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Did system hold back 49ers' top picks?

The San Francisco 49ers failed to meet expectations collectively.

Second-year receiver Michael Crabtree failed to meet them individually, inviting criticism from those expecting more from the 10th overall choice in the 2009 NFL draft. Right tackle Anthony Davis, chosen 11th overall in 2010, also fell short of expectations.

Eric Branch's piece on the matter caught my attention Tuesday.

The piece explores two comments from general manager Trent Baalke. In one, Baalke said the 49ers' long-term quarterback isn't on the roster. In another, Baalke said the team had a tough time evaluating Crabtree, Davis and other offensive players in part because the quarterbacks held onto the ball too long.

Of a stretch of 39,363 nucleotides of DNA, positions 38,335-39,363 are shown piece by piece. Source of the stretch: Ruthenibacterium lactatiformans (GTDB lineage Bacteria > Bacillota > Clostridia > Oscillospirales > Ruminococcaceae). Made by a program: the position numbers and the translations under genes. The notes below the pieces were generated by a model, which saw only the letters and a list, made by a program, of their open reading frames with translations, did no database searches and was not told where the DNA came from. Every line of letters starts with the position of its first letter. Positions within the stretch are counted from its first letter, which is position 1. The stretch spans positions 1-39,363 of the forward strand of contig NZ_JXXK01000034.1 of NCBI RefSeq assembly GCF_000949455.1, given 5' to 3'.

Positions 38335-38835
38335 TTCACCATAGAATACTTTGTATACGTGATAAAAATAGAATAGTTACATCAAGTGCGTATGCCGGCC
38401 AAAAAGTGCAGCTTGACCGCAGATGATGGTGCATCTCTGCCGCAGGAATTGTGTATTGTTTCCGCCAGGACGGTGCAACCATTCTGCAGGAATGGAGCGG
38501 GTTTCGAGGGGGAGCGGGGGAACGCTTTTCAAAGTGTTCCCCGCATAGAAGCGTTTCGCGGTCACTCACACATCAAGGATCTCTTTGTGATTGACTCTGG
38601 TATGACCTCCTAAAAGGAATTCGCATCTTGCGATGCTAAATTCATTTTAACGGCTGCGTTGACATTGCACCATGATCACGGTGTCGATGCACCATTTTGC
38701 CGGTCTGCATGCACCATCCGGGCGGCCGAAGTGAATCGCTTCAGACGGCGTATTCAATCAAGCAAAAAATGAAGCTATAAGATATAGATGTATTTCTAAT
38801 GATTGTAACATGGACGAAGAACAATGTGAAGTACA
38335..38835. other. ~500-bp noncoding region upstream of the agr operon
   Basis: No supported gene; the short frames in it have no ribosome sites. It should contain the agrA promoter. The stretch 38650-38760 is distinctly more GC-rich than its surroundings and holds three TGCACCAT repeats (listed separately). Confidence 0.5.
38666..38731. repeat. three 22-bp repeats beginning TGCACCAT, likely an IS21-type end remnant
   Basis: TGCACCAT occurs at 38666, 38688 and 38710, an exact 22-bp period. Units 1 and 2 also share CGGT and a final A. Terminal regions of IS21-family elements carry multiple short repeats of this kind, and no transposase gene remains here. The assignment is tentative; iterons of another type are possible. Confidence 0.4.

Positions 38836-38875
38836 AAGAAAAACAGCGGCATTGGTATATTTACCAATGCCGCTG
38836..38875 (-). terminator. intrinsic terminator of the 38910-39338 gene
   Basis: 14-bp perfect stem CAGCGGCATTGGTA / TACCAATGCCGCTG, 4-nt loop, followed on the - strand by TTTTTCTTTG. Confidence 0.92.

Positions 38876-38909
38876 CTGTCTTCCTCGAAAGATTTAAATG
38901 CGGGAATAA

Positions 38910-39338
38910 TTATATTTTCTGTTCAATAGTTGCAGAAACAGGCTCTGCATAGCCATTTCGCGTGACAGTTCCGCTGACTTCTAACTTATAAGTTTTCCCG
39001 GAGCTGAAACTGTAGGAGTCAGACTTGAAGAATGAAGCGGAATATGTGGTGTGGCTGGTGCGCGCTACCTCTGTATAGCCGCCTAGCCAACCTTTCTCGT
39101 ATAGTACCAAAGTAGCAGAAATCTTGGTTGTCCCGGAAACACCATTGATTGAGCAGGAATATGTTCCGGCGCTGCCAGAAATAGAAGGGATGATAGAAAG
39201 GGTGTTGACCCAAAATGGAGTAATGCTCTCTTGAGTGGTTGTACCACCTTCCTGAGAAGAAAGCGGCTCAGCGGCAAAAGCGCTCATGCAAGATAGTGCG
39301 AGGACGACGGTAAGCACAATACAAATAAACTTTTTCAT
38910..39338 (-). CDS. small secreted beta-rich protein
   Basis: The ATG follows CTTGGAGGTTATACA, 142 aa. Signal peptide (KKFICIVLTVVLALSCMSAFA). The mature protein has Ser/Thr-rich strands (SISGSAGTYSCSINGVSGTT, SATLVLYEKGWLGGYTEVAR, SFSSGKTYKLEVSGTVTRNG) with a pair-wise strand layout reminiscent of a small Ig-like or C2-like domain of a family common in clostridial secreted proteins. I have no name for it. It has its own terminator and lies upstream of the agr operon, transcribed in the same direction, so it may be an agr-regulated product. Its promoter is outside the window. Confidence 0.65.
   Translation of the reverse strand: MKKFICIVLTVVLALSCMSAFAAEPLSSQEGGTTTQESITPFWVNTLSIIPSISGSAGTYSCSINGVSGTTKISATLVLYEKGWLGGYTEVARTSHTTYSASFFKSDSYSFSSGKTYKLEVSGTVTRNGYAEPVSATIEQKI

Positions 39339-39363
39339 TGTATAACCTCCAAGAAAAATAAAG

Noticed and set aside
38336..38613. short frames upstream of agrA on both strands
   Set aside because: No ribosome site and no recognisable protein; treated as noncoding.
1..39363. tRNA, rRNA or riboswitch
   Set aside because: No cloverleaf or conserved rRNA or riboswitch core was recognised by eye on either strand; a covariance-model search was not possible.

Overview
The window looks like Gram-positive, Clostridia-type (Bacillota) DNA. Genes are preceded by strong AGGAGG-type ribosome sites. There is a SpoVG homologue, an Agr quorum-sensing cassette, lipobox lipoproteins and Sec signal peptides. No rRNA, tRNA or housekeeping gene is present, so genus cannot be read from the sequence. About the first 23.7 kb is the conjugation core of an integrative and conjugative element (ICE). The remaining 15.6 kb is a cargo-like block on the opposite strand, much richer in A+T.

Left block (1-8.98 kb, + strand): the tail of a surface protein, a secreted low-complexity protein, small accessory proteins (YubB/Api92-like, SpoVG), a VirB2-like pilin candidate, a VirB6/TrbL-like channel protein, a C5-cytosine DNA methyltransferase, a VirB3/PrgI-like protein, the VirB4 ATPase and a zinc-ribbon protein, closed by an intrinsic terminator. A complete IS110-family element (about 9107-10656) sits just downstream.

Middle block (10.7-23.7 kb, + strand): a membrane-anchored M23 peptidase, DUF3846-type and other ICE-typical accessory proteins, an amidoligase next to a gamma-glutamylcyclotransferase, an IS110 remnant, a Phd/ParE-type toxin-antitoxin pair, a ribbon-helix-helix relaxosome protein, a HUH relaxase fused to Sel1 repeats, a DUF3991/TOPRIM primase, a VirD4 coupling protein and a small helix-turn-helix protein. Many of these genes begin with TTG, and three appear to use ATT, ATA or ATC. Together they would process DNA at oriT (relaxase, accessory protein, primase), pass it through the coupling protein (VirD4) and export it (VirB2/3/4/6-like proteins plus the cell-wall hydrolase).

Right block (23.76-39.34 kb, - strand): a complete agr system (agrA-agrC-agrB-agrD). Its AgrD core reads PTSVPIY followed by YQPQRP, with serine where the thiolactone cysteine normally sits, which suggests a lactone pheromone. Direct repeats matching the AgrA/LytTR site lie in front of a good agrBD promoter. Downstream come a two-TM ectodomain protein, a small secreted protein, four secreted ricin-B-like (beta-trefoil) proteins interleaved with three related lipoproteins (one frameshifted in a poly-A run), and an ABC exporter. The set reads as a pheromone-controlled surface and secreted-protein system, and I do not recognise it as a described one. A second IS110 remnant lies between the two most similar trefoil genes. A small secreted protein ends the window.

The first part seems obvious. The 49ers cannot credibly go into the 2011 season building around Alex Smith, Troy Smith or David Carr. We should expect an overhaul at the position.

The second point extends beyond the quarterback position. The overall design, implementation and coordination of the offense can help the quarterback get rid of the football more quickly. Those factors can enhance opportunities for receivers. They can make it easier for offensive linemen to succeed in pass protection.

It's in these areas where new coach Jim Harbaugh will seek to improve the offense right away. The 49ers did not set the bar very high in this regard last season. That's why Baalke sounds optimistic even before the team has found its next quarterback.